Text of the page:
and it is a good general rule,

that a law should have no retrospect: but there are cases in which laws may justly,

and for the benefit of the community,

relate to a time antecedent to their commencement

They are certainly retrospective,

and literally both concerning,

But I do not consider any law ex post facto,

that mollifies the rigor of the criminal law

or change the rules of evidence,

Every law that is to have an operation before the making thereof,

as to commence at an antecedent time

or to save time from the statute of limitations

or to excuse acts which were unlawful,

But such laws may be proper or necessary,

There is a great and apparent difference between making an UNLAWFUL act LAWFUL

and the making an innocent action criminal,

The expressions 'ex post facto laws,' are technical,

they had been in use long before the Revolution,

and had acquired an appropriate meaning,


The celebrated and judicious Sir William Blackstone,

considers an ex post facto law precisely in the same light I have done

His opinion is confirmed by his successor,


and by the author of the Federalist,

who I esteem superior to both,

for his extensive and accurate knowledge of the true principles of Government

I also rely greatly on the definition,

or explanation of EX POST FACTO LAWS,

as given by the Conventions of Massachusetts,


in their several Constitutions,

In the declaration of rights,

by the convention of Massachusetts,

'Laws made to punish actions done before the existence of such laws,

and which have not been declared CRIMES by preceeding laws,

In the declaration of rights,

by the convention of Maryland,

'Retrospective laws punishing facts committed before the existence of such laws,

and by them only declared criminal,

' In the declaration of rights by the convention of North Carolina,

I find the same definition,

as in the Maryland constitution

In the declaration of Rights by the convention of Delaware,

the same definition was clearly intended,

by saying 'laws punishing offences (instead of actions,

or facts) committed before the existence of such laws,

I am of opinion,

contemplated by the prohibition,

and not to be affected by a subsequent law,

was some fact to be done by a Citizen,

In 2nd Lord Raymond 1352,



2 par 8,

about registering Contracts for South Sea Stock,

because it affected Contracts made before the statute

In the present case,

there is no fact done by Bull and wife Plaintiffs in Error,

that is in any manner affected by the law or resolution of Connecticut: It does not concern,

The decree of the Court of Probate of Harford (on the 21st,

March) in consequence of which Calder and wife claim a right to the property in question,

was given before the said law or resolution,

was affected and set aside by it

and in consequence of the law allowing a hearing and the decision in favor of the will,

what they would have been entitled to,

and the decision in consequence thereof,

The decree of the Court of probate is the only fact,

on which the law or resolution operates

In my judgment the case of the Plaintiffs in Error,

is not within the letter of the prohibition

I am clearly of opinion,

that it is not within the intention of the prohibition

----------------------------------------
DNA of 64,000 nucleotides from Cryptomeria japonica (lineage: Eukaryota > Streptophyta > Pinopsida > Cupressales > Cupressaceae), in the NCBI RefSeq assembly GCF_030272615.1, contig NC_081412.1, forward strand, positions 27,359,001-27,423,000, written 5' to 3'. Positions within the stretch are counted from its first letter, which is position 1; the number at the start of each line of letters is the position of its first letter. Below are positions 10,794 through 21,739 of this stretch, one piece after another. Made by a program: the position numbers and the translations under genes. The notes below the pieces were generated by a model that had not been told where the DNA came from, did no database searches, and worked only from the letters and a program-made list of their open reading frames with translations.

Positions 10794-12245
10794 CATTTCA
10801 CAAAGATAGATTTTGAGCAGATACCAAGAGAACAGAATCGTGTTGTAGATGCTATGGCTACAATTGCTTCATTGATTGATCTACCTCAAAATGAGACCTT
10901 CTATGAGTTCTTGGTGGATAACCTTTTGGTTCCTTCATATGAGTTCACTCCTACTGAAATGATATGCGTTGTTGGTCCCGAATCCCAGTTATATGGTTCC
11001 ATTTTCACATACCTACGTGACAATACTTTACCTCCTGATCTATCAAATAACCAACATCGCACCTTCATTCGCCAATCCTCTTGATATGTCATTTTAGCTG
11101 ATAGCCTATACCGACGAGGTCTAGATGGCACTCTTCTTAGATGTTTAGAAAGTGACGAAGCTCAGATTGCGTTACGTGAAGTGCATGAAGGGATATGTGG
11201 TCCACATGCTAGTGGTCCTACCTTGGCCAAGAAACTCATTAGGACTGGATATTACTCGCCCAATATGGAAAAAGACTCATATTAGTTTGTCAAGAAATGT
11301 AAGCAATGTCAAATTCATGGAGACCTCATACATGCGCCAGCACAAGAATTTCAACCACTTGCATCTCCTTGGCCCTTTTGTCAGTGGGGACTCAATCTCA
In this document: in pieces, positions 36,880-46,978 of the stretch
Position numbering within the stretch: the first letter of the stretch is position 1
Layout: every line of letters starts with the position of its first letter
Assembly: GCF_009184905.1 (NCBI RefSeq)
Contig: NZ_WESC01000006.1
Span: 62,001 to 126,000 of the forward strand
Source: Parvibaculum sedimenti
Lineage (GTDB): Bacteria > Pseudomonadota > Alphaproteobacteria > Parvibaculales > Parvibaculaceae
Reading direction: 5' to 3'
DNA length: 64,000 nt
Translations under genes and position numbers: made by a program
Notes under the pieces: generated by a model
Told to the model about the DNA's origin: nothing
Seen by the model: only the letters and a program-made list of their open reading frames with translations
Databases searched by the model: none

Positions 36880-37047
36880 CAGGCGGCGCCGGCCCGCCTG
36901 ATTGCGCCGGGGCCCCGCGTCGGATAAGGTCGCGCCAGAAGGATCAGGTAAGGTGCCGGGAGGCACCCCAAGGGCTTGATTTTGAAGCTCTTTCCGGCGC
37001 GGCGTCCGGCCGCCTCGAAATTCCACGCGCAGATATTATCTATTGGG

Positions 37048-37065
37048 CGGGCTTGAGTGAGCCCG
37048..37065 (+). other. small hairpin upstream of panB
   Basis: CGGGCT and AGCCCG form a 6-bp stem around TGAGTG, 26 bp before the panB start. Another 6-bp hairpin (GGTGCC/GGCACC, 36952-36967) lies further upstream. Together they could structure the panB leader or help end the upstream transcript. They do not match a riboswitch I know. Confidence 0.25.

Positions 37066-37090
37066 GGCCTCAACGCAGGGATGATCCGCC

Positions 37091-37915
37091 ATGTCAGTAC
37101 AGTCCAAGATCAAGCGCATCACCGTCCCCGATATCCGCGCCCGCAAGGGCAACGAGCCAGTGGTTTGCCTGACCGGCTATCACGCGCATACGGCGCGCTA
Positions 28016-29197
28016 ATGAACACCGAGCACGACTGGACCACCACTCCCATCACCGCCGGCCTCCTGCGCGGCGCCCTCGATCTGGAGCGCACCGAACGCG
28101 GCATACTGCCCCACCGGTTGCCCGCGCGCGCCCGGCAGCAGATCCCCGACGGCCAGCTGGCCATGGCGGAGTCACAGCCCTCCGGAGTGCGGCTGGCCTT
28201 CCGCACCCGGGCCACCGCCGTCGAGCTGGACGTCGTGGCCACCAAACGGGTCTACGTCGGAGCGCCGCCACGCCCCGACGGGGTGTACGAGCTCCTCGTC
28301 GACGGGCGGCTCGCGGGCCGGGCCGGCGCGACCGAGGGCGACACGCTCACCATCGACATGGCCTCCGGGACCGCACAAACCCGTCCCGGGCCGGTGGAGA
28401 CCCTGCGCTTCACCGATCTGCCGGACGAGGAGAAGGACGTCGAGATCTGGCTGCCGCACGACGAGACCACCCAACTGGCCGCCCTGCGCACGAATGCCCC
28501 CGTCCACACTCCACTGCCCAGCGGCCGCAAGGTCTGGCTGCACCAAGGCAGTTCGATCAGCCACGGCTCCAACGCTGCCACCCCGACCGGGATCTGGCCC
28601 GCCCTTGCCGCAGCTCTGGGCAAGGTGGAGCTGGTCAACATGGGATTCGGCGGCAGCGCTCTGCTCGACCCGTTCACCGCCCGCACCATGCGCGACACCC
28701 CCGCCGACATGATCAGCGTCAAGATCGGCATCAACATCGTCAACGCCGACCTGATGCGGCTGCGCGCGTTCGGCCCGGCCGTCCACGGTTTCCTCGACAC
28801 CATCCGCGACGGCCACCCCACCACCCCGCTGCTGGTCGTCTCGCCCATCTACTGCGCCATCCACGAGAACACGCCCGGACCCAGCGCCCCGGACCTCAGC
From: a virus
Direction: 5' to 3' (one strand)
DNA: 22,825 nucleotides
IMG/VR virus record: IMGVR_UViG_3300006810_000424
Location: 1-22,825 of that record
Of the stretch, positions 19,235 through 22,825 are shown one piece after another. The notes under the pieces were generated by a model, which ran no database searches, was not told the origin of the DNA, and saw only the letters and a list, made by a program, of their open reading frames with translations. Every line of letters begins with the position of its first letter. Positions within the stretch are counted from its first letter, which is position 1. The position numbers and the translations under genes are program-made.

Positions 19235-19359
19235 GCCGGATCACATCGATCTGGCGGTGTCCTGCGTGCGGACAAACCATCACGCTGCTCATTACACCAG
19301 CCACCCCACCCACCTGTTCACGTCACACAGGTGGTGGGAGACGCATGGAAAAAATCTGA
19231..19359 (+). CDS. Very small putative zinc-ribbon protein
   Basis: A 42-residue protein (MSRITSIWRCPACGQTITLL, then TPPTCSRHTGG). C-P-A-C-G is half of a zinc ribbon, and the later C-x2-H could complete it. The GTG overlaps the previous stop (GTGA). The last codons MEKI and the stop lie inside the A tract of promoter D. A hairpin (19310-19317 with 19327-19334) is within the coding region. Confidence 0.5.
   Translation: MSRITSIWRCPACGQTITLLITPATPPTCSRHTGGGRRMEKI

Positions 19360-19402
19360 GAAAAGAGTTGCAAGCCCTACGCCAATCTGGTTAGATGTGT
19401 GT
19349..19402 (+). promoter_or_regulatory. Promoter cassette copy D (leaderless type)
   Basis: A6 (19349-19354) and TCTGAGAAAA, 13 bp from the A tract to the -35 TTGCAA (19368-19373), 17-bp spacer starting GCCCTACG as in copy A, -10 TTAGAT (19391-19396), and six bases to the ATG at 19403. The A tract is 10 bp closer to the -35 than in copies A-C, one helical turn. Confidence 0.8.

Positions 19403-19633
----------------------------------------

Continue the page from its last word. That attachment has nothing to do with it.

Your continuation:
I should not,

consider myself justified to continue it within the prohibition,

and therefore that the whole was void

It was argued by the Counsel for the plaintiffs in error,

that the Legislature of Connecticut had no constitutional power to make the resolution (or law) in question,

Without giving an opinion,

whether this Court has jurisdiction to decide that any law made by Congress,

contrary to the Constitution of the United States,

I am fully satisfied that this court has no jurisdiction to determine that any law of any state Legislature,

contrary to the Constitution of such state,


if this court had such jurisdiction,

that the resolution (or law) in question,

is contrary to the charter of Connecticut,

which is said by counsel to be composed of its charter,

I should think,

that the courts of Connecticut are the proper tribunals to decide,

In the present case they have,

both in the inferior and superior courts,

determined that the Resolution (or law) in question was not contrary to either their state,

To show that the resolution was contrary to the constitution of the United States,

it was contended that the words,

have a precise and accurate meaning,

and convey but one idea to professional men,

Fearnes Con

Powell on Devises 113,

and the table to Coke's Reports (by Wilson) title ex post facto,

There is no doubt that a man may be a trespasser from the beginning,

as where an entry is given by law,

or where the law gives a distress,

I admit,

an act unlawful in the beginning may,

become lawful by matter of after fact

I also agree,

that the words 'ex post facto' have the meaning contended for,

where they are used unconnected with,

Legislative acts,

There appears to me a manifest distinction between the case where one fact relates to,

and the case where a law made after a fact done,

In the first case both the acts are done by private persons

In the second case the first act is done by a private person,

and the second act is done by the legislature to affect the first act

I believe that but one instance can be found in which a British judge called a statute,

that affected contracts made before the statute,

but the judges of Great Britain always considered penal statutes,